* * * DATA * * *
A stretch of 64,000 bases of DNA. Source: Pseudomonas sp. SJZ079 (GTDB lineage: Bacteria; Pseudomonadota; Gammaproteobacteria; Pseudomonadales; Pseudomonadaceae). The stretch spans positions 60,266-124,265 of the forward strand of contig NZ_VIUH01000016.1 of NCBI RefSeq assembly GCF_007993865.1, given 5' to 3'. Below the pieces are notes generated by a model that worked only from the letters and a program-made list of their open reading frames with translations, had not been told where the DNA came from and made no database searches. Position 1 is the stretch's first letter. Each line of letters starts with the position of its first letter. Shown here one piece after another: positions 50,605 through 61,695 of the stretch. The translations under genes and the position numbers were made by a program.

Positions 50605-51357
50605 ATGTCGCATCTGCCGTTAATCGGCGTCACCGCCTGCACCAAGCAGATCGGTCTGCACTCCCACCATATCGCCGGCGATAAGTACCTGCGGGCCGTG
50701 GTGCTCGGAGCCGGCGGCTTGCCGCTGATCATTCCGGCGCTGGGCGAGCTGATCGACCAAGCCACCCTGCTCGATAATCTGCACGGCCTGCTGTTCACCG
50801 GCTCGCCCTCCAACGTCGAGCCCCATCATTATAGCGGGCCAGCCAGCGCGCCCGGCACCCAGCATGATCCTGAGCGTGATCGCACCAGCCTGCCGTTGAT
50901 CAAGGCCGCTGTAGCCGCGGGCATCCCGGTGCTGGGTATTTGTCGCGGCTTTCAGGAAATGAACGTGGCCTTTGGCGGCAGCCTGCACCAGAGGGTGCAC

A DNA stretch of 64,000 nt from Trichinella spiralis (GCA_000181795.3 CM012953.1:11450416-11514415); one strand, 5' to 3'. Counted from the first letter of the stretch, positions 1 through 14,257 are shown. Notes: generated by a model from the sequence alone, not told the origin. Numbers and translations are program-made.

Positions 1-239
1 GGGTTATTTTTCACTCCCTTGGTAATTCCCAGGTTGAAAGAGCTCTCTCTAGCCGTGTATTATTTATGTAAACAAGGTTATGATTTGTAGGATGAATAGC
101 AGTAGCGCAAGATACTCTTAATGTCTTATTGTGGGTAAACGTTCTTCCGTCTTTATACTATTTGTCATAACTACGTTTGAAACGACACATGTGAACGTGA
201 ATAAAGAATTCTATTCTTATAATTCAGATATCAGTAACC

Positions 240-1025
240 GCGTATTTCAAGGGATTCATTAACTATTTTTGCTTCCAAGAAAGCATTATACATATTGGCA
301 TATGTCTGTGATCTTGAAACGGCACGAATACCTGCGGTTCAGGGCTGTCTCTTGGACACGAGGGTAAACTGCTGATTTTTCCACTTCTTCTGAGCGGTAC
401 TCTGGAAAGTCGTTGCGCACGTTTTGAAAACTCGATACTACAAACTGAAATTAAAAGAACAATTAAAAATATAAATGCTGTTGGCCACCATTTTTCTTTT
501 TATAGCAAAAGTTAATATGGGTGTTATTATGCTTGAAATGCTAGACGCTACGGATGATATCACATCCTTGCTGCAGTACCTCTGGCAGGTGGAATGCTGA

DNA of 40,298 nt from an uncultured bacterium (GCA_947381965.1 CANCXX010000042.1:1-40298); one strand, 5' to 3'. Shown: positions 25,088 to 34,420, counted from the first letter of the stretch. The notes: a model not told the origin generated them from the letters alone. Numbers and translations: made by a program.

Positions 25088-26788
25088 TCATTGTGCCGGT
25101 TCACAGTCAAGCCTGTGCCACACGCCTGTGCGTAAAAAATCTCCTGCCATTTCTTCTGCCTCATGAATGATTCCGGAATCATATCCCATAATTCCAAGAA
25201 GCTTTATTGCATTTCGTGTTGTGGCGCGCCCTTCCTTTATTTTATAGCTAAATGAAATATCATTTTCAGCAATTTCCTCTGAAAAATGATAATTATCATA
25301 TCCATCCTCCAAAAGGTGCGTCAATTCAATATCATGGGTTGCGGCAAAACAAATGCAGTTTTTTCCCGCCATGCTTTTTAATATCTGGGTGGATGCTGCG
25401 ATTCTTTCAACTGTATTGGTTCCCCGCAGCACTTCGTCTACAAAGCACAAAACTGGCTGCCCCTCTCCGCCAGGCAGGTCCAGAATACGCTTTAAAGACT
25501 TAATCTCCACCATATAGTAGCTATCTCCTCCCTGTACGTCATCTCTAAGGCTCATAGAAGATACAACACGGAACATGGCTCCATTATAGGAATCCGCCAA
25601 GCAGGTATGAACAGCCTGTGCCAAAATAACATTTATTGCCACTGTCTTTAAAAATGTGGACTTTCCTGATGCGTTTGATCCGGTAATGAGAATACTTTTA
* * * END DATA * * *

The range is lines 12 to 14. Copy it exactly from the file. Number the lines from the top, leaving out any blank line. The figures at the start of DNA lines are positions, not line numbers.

Positions 240-1025
240 GCGTATTTCAAGGGATTCATTAACTATTTTTGCTTCCAAGAAAGCATTATACATATTGGCA
301 TATGTCTGTGATCTTGAAACGGCACGAATACCTGCGGTTCAGGGCTGTCTCTTGGACACGAGGGTAAACTGCTGATTTTTCCACTTCTTCTGAGCGGTAC